The compositions preferably contain fine particles
of a detergent builder dispersed in the nonionic surfactant.
Among the suitable builders are inorganic and organic builder
salts such as the phosphates, carbonates, silicates,
phosphonates, polyhydroxysulfonates, polycarboxylates and the
like. Typical suitable builders are those disclosed in United
States patents 4,316,812; 4,264,466; and 3,630,929.
Since, as indicated in Example 4, the compositions
may be used at relatively low dosages, it is desirable to
supplement any phosphate builder (such as sodium tripoly-
phosphate) with an auxiliary builder such as a polymeric
carboxylic acid having high calcium binding capacity, in amount
in the range, for instance, of about 1 to 10% of the composition,
to inhibit incrustation which could otherwise be caused by
formation of an insoluble calcium phosphate. Such auxiliary
builders are well known in the art.
The composition preferably compri~es a psroxygen
bleaching agent. This may be a peroxygen compound, such as an
alkali metal perborate, percarbonate or perphosphate; a
particularly suitable material is sodium perborate monohydrate.
The peroxygen compound is preferably used in admixture with an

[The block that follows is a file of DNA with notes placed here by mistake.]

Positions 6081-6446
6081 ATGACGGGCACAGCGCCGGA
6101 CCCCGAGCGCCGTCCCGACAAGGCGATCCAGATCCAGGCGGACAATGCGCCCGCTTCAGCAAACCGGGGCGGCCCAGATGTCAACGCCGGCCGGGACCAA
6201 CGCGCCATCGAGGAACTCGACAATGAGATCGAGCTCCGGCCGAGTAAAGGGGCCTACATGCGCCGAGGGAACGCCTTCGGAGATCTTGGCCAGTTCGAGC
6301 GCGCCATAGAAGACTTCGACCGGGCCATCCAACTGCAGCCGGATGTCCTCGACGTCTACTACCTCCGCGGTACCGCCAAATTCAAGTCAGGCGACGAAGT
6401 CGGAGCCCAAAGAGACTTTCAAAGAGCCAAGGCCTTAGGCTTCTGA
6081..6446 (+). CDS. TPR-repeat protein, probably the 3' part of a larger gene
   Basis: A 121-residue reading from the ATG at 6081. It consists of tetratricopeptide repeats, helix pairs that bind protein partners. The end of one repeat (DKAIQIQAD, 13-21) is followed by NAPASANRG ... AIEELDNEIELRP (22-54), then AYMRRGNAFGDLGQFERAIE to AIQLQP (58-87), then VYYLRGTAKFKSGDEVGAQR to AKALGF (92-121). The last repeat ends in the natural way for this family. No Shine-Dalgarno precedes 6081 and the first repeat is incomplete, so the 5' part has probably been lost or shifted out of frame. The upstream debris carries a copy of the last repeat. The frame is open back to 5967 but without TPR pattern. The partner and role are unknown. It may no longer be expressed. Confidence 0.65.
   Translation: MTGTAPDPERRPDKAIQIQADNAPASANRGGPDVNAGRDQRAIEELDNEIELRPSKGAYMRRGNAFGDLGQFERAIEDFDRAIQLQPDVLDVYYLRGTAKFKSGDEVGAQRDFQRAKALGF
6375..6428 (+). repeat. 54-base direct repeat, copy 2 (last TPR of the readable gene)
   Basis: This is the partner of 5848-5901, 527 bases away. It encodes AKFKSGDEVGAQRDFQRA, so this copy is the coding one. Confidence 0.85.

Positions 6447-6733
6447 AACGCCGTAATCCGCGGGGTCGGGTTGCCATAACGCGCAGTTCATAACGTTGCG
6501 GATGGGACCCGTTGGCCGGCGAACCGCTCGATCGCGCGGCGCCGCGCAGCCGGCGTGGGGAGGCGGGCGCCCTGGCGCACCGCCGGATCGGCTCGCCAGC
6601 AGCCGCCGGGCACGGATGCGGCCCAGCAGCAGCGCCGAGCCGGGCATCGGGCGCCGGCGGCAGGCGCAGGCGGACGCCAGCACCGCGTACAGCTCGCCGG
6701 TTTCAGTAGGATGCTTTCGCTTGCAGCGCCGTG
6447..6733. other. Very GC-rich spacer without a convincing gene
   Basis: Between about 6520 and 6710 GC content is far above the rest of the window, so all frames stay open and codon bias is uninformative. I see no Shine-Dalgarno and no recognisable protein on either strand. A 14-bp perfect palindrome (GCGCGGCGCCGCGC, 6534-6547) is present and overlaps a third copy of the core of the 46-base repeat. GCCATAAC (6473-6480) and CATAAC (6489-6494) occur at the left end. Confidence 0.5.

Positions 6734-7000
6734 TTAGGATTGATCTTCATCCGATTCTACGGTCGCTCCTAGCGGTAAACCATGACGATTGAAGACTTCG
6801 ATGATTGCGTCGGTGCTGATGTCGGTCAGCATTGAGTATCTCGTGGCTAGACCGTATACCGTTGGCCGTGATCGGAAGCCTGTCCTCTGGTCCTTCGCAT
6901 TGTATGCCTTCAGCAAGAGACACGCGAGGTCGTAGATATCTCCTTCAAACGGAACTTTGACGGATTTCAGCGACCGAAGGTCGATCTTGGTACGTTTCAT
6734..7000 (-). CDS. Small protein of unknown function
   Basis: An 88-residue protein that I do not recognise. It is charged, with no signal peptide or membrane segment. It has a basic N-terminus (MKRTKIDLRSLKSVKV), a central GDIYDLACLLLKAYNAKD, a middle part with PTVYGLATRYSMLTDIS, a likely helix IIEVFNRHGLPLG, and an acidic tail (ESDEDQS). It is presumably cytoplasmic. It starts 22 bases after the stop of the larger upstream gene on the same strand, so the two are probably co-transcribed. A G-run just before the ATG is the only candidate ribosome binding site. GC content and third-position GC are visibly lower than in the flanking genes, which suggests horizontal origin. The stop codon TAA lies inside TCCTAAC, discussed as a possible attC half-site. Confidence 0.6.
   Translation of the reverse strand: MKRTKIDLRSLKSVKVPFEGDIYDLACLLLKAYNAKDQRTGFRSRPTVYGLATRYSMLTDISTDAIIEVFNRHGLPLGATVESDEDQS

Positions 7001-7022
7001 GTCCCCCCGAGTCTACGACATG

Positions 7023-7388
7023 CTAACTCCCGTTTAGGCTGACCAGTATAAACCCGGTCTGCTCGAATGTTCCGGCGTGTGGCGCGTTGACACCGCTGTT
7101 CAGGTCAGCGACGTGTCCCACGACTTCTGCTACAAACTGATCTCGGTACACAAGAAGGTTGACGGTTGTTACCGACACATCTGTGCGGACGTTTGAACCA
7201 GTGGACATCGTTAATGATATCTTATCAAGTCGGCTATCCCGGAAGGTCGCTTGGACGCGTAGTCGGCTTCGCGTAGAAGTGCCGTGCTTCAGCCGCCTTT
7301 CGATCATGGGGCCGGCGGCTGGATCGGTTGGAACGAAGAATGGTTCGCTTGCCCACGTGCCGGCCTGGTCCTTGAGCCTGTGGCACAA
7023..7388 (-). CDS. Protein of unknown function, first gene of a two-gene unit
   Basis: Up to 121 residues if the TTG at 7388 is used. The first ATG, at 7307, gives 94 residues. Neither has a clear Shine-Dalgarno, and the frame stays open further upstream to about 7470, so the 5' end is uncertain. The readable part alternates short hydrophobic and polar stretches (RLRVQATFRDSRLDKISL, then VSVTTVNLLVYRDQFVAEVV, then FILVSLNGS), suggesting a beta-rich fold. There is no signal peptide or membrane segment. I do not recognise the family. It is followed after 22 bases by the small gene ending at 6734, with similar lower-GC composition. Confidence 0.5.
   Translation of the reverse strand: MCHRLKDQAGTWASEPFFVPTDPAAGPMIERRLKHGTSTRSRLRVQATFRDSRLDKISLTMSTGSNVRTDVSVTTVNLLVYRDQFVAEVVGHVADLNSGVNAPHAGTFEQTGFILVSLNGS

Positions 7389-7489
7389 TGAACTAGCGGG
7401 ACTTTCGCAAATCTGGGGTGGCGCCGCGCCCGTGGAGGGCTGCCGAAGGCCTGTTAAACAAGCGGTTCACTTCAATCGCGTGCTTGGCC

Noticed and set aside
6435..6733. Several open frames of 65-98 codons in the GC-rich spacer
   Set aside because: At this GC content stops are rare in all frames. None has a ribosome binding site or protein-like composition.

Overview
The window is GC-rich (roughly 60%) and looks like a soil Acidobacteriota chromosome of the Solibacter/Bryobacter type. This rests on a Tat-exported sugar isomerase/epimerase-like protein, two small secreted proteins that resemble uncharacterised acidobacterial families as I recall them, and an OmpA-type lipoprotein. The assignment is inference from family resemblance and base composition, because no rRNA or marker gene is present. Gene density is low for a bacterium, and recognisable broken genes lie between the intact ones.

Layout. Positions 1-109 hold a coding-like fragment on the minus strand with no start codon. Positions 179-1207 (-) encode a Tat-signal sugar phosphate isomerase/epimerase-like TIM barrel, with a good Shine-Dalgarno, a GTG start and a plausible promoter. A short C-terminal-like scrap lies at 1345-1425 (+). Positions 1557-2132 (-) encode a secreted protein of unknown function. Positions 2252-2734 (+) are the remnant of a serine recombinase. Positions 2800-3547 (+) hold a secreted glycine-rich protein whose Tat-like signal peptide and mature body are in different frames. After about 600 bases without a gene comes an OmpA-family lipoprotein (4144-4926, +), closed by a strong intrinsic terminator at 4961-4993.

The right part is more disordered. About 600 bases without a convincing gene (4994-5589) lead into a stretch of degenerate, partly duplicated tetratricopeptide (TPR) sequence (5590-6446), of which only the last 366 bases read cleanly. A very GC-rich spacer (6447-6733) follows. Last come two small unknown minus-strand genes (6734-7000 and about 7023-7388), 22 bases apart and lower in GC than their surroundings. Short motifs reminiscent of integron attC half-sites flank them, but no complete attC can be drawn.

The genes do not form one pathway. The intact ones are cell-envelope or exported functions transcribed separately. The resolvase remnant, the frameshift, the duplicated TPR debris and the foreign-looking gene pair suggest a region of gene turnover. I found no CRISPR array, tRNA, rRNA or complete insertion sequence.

activator therefor. Suitable activators are those disclosed in
United States patent 4,264,466 or in column 1 of United States
patent 4,430,244~ Polyacylated compounds are

_ g _


preferred activators; among ehese, co~pounds such as tetraacetyl
ethylene diamlne ("TAED") and pentaacetyl glucose are part~cularly
The activator usually interacts with the peroxygen
compound to form a peroxyacld bleaching agent in the wash water.
It i8 preferred to lnclude a sequestering agent of high complexing
power to lnhlblt any unde~ired reaction between such peroxyscld
and hydrogen peroxlde in the wash solution in the presence of
metal ions. Such a seque~tering agent ls an organic compound
whlch 1~ able to form a complex with Cu2+ ion6, ~uch that the
8tablllty con~tant (pK) of the complexation ls equal to or greater
than 6, at 25C, in water, of an ionic strength of 0.1 molelliter,
pK belng conventionally defined by the formula: pK~-log K where
K repre~ents the equllibrium constant. Thus, for example, the
pK values for complexatlon of copper ion with NTA and EDTA at
the ~tated condltions are lZ.7 and 18.8, respectlvely. Suitable
~equestering agents include the sodium ~alts of nitrilotriacetic
scid (NTA); ethylene dlamine tetraacetlc acid (EDTA); diethylene
trlsmine pentaacetlc acid (DETPA); diethylene triamlne penta-
~thylene phocphonic acid (DTPMP); and ethylene dlamine tetrs-
methylene phosphonic acit ~EDITEMPA).
Other ingredients which may be included in the compo-
~ltlon are enzymes (e.g. protea~e~, amylases or l$pases or